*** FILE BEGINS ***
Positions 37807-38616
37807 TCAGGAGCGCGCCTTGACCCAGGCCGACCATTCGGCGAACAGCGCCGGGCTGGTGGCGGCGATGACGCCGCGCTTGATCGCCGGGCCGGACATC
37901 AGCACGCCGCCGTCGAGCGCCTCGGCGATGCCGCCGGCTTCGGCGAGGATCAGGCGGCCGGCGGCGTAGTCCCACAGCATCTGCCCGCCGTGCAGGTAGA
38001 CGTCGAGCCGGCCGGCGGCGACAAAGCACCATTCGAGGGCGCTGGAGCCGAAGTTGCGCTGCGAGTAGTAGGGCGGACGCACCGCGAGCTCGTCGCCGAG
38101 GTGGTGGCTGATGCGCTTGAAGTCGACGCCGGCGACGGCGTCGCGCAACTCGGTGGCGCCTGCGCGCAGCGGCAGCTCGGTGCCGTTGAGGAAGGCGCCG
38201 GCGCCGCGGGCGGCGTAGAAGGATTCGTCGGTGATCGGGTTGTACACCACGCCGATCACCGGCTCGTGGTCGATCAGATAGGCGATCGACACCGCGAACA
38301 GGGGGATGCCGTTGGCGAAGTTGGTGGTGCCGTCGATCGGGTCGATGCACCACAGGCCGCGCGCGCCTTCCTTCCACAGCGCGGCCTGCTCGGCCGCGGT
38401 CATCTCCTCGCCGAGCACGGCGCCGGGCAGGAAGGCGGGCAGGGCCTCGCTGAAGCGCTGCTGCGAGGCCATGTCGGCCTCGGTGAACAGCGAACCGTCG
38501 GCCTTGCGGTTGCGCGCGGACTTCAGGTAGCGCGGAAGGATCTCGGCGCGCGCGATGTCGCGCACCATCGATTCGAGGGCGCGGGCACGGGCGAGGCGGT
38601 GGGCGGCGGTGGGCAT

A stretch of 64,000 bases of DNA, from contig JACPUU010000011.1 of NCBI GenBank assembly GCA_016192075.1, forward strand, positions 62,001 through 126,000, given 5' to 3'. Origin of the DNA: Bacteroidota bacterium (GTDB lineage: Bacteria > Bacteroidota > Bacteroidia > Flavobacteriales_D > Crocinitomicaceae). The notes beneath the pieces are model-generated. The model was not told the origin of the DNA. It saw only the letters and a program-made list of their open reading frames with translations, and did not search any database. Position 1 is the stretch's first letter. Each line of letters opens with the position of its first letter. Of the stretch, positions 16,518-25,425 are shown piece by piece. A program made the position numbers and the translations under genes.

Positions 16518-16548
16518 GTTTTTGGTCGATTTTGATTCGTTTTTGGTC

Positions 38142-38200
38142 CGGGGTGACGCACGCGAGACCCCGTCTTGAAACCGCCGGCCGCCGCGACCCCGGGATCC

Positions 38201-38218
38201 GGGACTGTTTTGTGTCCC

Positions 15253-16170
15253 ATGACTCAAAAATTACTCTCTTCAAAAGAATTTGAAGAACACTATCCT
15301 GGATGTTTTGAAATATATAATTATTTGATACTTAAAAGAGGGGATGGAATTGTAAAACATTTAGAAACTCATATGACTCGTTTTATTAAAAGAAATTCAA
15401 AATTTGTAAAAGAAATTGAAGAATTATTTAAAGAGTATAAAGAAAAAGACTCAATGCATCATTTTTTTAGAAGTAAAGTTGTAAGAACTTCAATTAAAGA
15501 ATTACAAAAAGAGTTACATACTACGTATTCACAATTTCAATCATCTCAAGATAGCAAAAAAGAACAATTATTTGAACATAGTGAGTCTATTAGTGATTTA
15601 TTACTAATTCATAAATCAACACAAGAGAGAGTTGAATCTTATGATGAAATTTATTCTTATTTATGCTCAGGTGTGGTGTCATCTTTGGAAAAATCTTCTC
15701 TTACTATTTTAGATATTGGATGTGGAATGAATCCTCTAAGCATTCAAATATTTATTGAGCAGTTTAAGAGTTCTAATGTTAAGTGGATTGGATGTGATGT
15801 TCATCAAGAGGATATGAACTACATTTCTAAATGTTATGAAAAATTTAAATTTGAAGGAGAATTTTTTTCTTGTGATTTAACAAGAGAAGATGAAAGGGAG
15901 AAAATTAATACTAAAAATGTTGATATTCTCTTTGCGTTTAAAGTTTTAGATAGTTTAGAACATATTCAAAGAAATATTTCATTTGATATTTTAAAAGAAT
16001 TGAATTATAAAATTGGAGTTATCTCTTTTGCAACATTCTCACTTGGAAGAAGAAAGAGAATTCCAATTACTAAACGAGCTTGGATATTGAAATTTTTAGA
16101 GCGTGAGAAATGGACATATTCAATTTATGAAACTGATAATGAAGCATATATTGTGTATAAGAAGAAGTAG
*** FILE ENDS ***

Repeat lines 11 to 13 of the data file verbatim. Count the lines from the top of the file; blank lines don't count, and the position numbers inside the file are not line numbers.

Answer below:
A stretch of 64,000 bases of DNA, from contig JACPUU010000011.1 of NCBI GenBank assembly GCA_016192075.1, forward strand, positions 62,001 through 126,000, given 5' to 3'. Origin of the DNA: Bacteroidota bacterium (GTDB lineage: Bacteria > Bacteroidota > Bacteroidia > Flavobacteriales_D > Crocinitomicaceae). The notes beneath the pieces are model-generated. The model was not told the origin of the DNA. It saw only the letters and a program-made list of their open reading frames with translations, and did not search any database. Position 1 is the stretch's first letter. Each line of letters opens with the position of its first letter. Of the stretch, positions 16,518-25,425 are shown piece by piece. A program made the position numbers and the translations under genes.

Positions 16518-16548
16518 GTTTTTGGTCGATTTTGATTCGTTTTTGGTC